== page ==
TEACHER BACKGROUND INFORMATION THERMAL ENERGY

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1 TEACHER BACKGROUND INFORMATION THERMAL ENERGY In general, when an object performs work on another object, it does not transfer all of its energy to that object. Some of the energy is lost as heat due to friction, but nonetheless energy was not created nor destroyed. Since frictional loss on the form of heat always occurs, it is important to understand the subject of heat in some detail. Thermal energy, temperature and heat are all related, but they describe very different quantities. It is important to note right away, that temperature and heat are not the same thing. TEMPERATURE Temperature is a measure of how hot or how cold an object is compared to a reference point. On the Celsius scale, the reference point is the normal boiling and freezing points of water. One of the definitions of temperature is the following: Temperature is the average kinetic energy of molecular motion. Molecular motion is the motion of all particles in a substance (atoms, molecules, ions, etc ), not just molecules, but to simplify things we will use the term molecules. The important thing to remember about the definition is that temperature is the average energy of molecular motion; the total amount of energy would be thermal energy. For example, a hot

2 cup of cocoa has a higher temperature than cold chocolate milk. On average, the particles are moving faster in the hot cocoa than in the cold chocolate milk. If the chocolate milk is heated, the particles will move faster and the temperature will rise. Note: The common expression You have a temperature is incorrect. All objects have a temperature. What should be said is the following: You have a higher temperature than you normally have! THERMAL ENERGY Different objects at the same temperature can have different energies. Thermal energy is the total energy of all the molecules in an object. The thermal energy of an object depends on three things: - the number of molecules in the object - the temperature of the object (average molecular motion) - the arrangement of the object s molecules (states of matter). The more molecules an object has at a given temperature, the more thermal energy it has. For example, a large bucket of water at 25 o C has more thermal energy than a small glass of water at 25 o C. Now if the temperature is different but the amount of molecules is the same, the object with the higher temperature has more energy. For example, an 8 oz. glass of boiling water has more thermal energy than an 8 oz. glass of cold water.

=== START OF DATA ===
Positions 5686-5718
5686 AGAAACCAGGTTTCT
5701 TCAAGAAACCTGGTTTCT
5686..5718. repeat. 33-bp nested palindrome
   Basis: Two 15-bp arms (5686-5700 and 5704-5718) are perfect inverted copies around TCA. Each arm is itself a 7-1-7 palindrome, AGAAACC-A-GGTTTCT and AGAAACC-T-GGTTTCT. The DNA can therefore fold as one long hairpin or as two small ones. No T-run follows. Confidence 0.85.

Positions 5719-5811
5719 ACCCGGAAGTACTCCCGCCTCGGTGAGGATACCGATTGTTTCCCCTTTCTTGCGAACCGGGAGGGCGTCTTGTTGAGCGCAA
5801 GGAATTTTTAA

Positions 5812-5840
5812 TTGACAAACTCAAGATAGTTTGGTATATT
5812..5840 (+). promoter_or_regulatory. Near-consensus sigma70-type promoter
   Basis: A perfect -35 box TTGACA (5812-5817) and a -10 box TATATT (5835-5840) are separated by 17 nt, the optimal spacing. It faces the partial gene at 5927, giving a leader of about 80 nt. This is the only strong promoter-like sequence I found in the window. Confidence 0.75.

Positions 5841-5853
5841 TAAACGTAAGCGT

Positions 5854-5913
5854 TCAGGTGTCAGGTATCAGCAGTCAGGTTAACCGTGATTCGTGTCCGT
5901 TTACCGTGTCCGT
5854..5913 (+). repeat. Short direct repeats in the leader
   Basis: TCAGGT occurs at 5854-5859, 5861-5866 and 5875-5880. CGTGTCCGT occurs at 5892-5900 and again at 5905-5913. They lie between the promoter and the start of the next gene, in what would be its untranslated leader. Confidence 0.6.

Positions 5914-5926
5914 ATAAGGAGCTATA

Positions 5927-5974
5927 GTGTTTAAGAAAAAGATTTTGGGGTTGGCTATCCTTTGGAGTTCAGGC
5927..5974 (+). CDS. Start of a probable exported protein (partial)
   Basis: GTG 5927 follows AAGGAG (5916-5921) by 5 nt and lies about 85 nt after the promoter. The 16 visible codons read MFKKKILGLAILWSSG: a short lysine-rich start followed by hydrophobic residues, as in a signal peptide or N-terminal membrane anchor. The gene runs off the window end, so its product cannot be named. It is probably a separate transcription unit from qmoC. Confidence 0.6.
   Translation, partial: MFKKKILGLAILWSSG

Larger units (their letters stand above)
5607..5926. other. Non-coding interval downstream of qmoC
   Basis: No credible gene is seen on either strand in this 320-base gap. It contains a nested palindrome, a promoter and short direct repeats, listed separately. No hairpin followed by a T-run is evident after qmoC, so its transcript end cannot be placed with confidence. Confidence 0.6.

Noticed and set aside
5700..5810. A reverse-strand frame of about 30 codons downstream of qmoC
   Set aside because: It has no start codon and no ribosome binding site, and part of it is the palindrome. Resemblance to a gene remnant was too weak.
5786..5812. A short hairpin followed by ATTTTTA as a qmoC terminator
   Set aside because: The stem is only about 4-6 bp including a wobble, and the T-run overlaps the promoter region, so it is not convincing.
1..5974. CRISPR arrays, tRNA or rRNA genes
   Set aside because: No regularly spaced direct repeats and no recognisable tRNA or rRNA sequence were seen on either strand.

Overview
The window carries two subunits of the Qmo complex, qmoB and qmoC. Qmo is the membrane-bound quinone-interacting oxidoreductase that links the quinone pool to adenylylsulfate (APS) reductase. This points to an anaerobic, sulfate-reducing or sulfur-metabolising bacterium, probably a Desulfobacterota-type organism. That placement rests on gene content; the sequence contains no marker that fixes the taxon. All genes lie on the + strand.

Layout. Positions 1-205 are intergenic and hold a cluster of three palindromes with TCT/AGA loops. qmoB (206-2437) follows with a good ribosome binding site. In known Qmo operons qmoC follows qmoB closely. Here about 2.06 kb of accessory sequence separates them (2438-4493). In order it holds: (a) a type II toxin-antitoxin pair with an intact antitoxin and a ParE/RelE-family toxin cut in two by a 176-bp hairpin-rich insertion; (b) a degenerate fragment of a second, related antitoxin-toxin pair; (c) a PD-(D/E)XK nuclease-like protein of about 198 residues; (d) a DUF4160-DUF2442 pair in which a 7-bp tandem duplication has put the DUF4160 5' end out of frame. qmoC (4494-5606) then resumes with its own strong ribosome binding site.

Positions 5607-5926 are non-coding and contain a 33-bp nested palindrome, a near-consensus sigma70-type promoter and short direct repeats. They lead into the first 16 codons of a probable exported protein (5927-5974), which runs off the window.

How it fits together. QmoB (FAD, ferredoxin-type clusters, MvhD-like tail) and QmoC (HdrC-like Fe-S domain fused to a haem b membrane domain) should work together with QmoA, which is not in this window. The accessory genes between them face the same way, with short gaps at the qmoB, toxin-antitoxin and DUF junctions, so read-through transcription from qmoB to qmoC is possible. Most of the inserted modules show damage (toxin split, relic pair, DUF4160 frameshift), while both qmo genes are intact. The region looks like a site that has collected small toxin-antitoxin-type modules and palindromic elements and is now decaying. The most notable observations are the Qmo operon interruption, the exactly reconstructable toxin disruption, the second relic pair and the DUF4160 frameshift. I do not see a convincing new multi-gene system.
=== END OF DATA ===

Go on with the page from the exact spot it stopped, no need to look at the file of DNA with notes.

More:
3 Thermal energies differ between solids, liquids and gases (See section on matter and heat). KINETIC ENERGY AND MATTER According to the kinetic theory of matter, matter is made up of tiny particles called molecules, and these molecules are in constant state of motion. In the matter unit, we discussed the arrangement of particles in solids, liquids and gases without discussing their motion in detail. Now that we know more about motion and energy, it is important to revisit the states of matter. A gas has no fixed shape or volume; the electromagnetic (cohesive) forces between the molecules are so weak that they do not stay together. Thus, a gas fills any container. Within the container the gas molecules move randomly in all directions, from top to bottom to all sides. Gas pressure results from collisions between molecules, as well as collisions against the wall of the container. The collisions among gas molecules are assumed to be perfectly elastic, with both kinetic energy and momentum being conserved. Apart from the exchange of kinetic energy (work) during collisions, there are no cohesive forces acting between gas molecules, or between them and the wall.